The game stayed close throughout. The Spurs, playing without Tim Duncan, would rely on Tony Parker and Manu Ginobili for their spark throughout the evening. Andre Miller was playing his usual steady game for Portland, and Gerald Wallace was in a rhythm early in this game. The lead never floated heavily in either direction, but then before we knew it the Blazers had found themselves down eight with two minutes left to play after having led most of the second half. The run started, and Portland found themselves down two with less than a minute left as Nicolas Batum went to the foul line.
The French shooter proved clutch, draining both free throws and tying the game at 96-96 with 0.9 seconds all that were showing on the scoreboard. An errant San Antonio inbounds pass went in the direction of dead air, sailing across the corner of the court and right back out of bounds for the turnover. Nine-tenths of a second were left now, and Brad turned to my wife and I. “If they manage to do something with this in the final second, it will be a miracle and this place will erupt.”
Coming out of the timeout, Andre Miller lined up with the ball along the sideline to the right of the basket. Lobbing up the pinpoint inbounds pass as the antithesis of the ineptitude executed by the league’s purported best team, Miller found Batum under the basket and fed the man who had just tied the game for the winning bucket as time expired. Batum, on this evening, was destined to keep the scoreboard operator working right to the buzzer.
wAfter the game we bid Brad goodbye as he headed alone back to Eugene, and it was time for some pre-partying. We went straight for the locale of our weekend escapades, letting the birthday boy get his rest for his 3 a.m. awakening to start his slow-smoking escapades for the evening meat-fest. The libations went down smooth before we got back here, and now here I sit under a pop-up tent after pulling out the barrel smokers and getting this place set up with the rest of the crew before they headed for bed. Now all that is left is to wait for Rob to tap the alarm clock and head downstairs so that we can get these fires started. Fifty or sixty pounds of meat, brisket and pork butt and ribs and trout, await the heat treatment. At this point little remains on the television conveniently located in the open garage except highlights, and as Batum tips in the winning bucket once more I can’t help but smile. There’s nothing like the giddy buzz of post-victory libations and the anticipation of all the delicacies to come to keep a fellow ready for his guest gig as a good friend’s sous-chef for the day…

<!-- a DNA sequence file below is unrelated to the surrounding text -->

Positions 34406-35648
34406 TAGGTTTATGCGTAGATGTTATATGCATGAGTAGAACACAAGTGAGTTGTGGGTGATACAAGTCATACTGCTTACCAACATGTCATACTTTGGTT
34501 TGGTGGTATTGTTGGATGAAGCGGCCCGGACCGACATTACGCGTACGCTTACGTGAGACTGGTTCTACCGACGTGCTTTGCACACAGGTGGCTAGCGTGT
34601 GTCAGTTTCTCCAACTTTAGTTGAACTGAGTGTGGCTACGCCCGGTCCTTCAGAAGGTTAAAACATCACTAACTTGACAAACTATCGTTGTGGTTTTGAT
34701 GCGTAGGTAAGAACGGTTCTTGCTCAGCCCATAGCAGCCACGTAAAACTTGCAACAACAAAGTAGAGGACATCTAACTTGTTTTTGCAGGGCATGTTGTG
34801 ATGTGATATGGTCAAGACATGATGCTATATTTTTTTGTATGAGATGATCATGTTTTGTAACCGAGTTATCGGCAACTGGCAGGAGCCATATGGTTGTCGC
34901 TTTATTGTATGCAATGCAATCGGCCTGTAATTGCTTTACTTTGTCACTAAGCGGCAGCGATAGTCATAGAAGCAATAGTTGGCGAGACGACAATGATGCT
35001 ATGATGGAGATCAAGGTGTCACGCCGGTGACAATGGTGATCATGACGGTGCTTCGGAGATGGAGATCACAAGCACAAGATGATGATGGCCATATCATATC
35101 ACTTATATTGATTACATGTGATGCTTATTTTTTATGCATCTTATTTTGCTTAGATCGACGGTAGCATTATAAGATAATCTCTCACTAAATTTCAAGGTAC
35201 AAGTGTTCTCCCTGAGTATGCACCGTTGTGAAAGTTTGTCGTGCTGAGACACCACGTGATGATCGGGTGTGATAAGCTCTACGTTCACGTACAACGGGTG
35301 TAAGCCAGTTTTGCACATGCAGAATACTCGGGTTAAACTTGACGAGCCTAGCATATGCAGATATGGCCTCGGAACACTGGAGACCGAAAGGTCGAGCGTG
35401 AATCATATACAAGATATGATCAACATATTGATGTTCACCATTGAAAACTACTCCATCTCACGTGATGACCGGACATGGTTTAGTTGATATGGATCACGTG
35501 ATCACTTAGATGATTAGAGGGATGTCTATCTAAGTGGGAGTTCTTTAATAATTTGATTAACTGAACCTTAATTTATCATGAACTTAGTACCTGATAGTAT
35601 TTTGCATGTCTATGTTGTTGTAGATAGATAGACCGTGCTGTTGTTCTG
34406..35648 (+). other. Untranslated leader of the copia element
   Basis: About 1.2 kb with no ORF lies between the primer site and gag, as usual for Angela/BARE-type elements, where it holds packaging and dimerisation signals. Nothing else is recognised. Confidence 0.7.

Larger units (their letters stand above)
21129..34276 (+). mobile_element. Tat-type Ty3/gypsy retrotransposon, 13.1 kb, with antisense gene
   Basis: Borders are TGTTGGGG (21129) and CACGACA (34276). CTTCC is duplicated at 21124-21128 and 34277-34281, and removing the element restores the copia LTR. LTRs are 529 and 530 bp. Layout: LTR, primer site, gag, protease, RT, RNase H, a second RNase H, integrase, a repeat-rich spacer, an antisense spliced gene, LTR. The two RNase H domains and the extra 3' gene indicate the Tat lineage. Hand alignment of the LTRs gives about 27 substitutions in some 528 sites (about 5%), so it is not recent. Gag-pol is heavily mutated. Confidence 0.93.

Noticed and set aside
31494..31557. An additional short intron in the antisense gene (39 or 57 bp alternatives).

MONDAY/28 MARCH 2011/09:17
VETTEL STARTS 2011 WHERE HE LEFT OFF LAST YEAR…
I was in the midst of gorging myself into a meat coma when the first Formula 1 race of the 2011 season was going off in real time across the Pacific Ocean in Melbourne, so it wasn’t until I returned home and had some free time earlier today that I was able to witness some highlights and get a feel for how the Australian Grand Prix unfolded in its 76th edition overall and 27th straight year as a stop on the FIA Formula One World Championship season calendar.
Basically, what it comes down to is this: KERS or no KERS? KERS — a Kinetic Energy Recovery System, for those unfamiliar with the acronym — is essentially a storage system that holds the transfers the power dissipated during braking and saves it for acceleration at the driver’s discretion. To simplify things, think of a nitrous booster built on Prius technology. As an environmental measure, it helps manufacturers conserve fuel usage fractionally but its advantages are often offset by the added weight of the system. In races with long straightaways the team with the best KERS system in its arsenal could prove to have a mighty advantage. But as Melbourne proved, it does not hold all the answers.
On raw technology alone the Red Bull Racing team has proven throughout this first weekend that they will be the team to beat in the garage. Cheif engineer Adrian Newey has created another gem in the RB7 chassis, one which helped both defending world champion Sebastian Vettel and teammate Mark Webber post some of the fastest times of the weekend throughout practice, qualifying and the race itself. Starting in pole position, Vettel made short work of the field in the inaugural race of 2011 to fire a warning mark across the bow of his competitors.